Threat intelligence is a critical organizational need

Cover story: Continuous threat intelligence collection, analysis, and optimization can help organizations improve cybersecurity measures.

By Anil Gosine, MG Strategy+ April 13, 2018

Cybersecurity managers face many challenges, with corporate boards demanding awareness of cyber risks, faster processing of complex data, and efficiently managed services for an increasing number of intelligent devices. Security teams are in a better position to defend their organizations against threats if they take the proper preventive measures. Tools and staff need to be augmented with threat intelligence.

Threat intelligence is no longer just for large, well-funded organizations. It is now required to be an overall component of mitigation strategies for all businesses that operate within this evolving technological environment. Small businesses are able to access credible threat intelligence sources that can be based on an organization’s profile and supply chain. Critical data that used to be in a secured data center now moves across an increasingly complex ecosystem of networked environments including the Industrial Internet of Things (IIoT), Internet of Things (IoT), cloud servers, virtualized environments, and mobile devices.

Cybersecurity and threat intelligence

The rate of change in some enterprise environments is so rapid many organizations struggle to keep pace with the evolving nature of cyber threats or have the ability to stay tuned into the threats that arise. To build an effective cybersecurity strategy, an organization needs to be aware of specific cyber threats and understand how those threats impact the organization.

Threat intelligence provides context, indicators, increased awareness, and actionable responses about current or emerging threats. This is designed to aid in decision-making at an operational, tactical, or strategic level. Cyber adversaries are using more sophisticated tools, techniques, and procedures that evade stand-alone security plans. Organizations need an evidence-based, holistic view of the threat landscape with a proactive security posture to defend organizations from a wide array of potential threats.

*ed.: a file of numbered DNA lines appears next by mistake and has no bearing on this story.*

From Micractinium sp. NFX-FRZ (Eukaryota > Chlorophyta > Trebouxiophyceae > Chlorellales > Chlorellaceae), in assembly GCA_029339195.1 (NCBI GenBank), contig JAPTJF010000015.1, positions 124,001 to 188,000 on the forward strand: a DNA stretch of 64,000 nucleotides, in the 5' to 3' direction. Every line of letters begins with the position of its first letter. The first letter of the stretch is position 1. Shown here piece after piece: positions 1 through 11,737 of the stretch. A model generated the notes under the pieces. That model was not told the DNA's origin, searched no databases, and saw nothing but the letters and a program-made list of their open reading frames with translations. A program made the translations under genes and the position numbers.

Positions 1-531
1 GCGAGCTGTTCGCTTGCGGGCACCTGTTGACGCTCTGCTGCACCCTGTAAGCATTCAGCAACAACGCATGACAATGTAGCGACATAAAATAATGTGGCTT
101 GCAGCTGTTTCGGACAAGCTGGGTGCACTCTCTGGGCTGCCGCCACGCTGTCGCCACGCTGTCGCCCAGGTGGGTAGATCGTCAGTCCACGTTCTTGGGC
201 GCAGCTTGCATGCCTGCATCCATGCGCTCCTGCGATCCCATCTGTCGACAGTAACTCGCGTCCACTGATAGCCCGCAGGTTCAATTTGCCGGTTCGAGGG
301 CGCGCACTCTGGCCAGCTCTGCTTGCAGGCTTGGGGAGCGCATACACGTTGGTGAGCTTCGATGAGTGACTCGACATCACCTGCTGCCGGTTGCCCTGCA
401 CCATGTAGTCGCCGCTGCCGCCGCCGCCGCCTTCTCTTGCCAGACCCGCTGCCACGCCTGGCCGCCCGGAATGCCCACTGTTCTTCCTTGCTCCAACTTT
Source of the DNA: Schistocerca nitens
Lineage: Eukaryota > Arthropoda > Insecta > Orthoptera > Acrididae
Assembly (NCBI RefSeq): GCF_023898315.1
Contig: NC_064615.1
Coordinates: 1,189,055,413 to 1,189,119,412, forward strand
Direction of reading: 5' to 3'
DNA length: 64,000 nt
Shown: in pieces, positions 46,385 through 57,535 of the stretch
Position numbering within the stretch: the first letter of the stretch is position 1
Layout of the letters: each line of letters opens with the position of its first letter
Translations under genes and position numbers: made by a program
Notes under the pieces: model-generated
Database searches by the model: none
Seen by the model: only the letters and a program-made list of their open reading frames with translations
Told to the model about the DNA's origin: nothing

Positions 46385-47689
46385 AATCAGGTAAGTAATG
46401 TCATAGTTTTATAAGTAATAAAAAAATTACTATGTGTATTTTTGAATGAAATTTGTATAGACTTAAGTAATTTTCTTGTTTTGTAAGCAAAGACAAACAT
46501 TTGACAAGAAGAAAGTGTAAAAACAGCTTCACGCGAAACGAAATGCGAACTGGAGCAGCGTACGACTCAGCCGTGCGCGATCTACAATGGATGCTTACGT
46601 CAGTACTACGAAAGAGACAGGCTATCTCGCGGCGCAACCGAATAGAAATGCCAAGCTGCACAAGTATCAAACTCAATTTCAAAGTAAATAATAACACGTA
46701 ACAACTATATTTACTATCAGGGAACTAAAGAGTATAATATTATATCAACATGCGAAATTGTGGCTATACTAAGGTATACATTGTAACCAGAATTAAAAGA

The goal behind threat intelligence services is to provide organizations with the ability to become aware, recognize, act upon attack indicators, and comprise scenarios in a timely manner that better protect against zero-day threats, advanced persistent threats, and exploits. Security teams across the world are challenged to discover, analyze, and interpret the vast number of daily events to discover attacks. Security consortiums are leading efforts to automatically detect, contextualize, prioritize, perform forensic analysis, automate compliance, and respond to incidents go beyond security information management to security threat intelligence.

Facility owners should define what they hope to achieve from threat intelligence; including:

  • Types of alerts needed
  • Vendor news
  • How intelligence is collected, reported and communicated to relevant stakeholders
  • Analysis process
  • How threat intelligence would be used.

Threat intelligence feed

An analysis identifying the organization’s needs through an internal assessment of the organization’s processes, infrastructure, requirements, ability to manage threat intelligence and security posture should be performed. Customers should compare the data feed and capabilities, alerts and reports, relative subscription prices and support offered by providers.

Threat intelligence feeds are becoming a dominant method as an intelligence gathering process for organizations that are developing their threat intelligence capability. These feeds provide a major benefit of combining intelligence into a single source that is easy to digest. The real-time nature of threat intelligence feeds is critical, especially when integrated with security information and event management (SIEM) platforms to allow for automatic comparisons of other feed entries.

Most organizations lack the resources and maturity in their security platforms to take advantage of threat intelligence feeds, which should evaluate the threat information against internal vulnerability assessments to allow for better prioritization of security controls.